Lifestyles

# Can you solve this math problem that is stumping the internet?

Posted July 7
Updated July 10

Math is hard. Thank goodness the internet is here to help! Except that while the internet has a lot of answers, a lot of those answers are wrong.

##### What’s Up With Math and Internet Outrage?

There’s nothing like a math problem to send the internet into a tizzy, is there? Remember this seemingly correct wrong answer that had people up in arms last fall?

Why did this poor student get a “-1” despite getting the correct answer? In this case, the reason lied in the execution and “5×3” taken literally should be the number 3 five times, as the teacher noted on this student’s paper.

The answer to this one required use of the old “order of operations” acronym “Please excuse my dear Aunt Sally.” Remember that one?

##### The Latest Math Problem To Stump The Internet

Below is the latest math problem to have gone viral. The question was taken from a math test designed for 6- to 7-year-olds, according to TODAY. In the proud, storied tradition of using trains to illustrate math problems, the following conundrum was posed:

I’ll give you a few seconds to think this over.

*Jeopardy music plays*

65.

So why is the internet so confused? Well, the question was originally posted on a Parents against Primary Testing Facebook page by a parent who insisted the answer was 46 and deemed the question too hard for students.

Now, of course, 46 is the answer if for some reason the 19 people who got off the train are unaccounted for. What happened to them? I don’t know. I’m trying to solve a math problem, not a missing persons case.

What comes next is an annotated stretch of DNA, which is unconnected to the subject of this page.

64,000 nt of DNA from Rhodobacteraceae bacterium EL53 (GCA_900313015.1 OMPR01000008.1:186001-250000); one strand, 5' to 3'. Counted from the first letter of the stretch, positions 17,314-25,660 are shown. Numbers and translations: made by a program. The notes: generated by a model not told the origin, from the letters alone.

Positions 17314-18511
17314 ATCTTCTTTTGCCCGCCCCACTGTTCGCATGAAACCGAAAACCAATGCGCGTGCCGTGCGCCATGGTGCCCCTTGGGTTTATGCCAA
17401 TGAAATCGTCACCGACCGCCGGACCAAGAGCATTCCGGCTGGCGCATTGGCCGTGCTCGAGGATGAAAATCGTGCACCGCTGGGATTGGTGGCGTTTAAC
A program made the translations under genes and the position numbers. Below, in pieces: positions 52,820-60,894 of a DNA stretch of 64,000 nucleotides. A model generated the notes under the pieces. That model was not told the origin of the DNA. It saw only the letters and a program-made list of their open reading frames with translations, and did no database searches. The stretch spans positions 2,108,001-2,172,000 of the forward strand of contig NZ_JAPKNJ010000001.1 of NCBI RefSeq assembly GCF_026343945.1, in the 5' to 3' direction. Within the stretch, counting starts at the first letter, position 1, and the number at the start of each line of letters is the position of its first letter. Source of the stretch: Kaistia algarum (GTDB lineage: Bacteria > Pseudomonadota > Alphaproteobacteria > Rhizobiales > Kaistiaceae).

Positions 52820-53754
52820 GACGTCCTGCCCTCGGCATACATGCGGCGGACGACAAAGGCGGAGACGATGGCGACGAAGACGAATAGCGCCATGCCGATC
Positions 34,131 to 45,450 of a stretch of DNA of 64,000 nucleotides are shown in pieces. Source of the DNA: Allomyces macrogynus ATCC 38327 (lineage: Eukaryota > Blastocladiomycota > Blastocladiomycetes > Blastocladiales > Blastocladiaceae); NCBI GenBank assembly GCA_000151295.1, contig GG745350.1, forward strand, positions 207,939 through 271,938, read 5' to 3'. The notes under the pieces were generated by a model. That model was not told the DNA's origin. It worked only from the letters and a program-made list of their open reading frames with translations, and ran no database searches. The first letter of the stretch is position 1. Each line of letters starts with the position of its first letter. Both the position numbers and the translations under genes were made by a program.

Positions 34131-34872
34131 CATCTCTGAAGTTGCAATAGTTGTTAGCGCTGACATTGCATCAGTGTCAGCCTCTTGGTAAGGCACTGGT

Anyway, the problem was made worse when Twitter user Louise Bloxham shared an image of the problem repeating the wrong answer (her post has since been deleted), and a viral math problem was born.

But really, the answer is 65. Want proof? Let’s see how we get there:

Now this post uses algebra to solve the problem, which got even more parents upset. What 7-year-old knows algebra? Heck, I don’t even like algebra. I like to keep my numbers and letters separate, thank you very much.

But the way I view it, it can be solved by using simple addition and subtraction. If you take 19 and subtract 17, that’s two people, add that to 63 and you have… Wait. I ran out of fingers.

Regardless, all of the people who posted about the answer being 46 have since deleted their posts in embarrassment, so I think we can put this controversy to rest.

And now we can tackle the real question: Why do math writers have an obsession with trains?

This story originally appeared on Simplemost. Checkout Simplemost for other great tips and ideas to make the most out of life.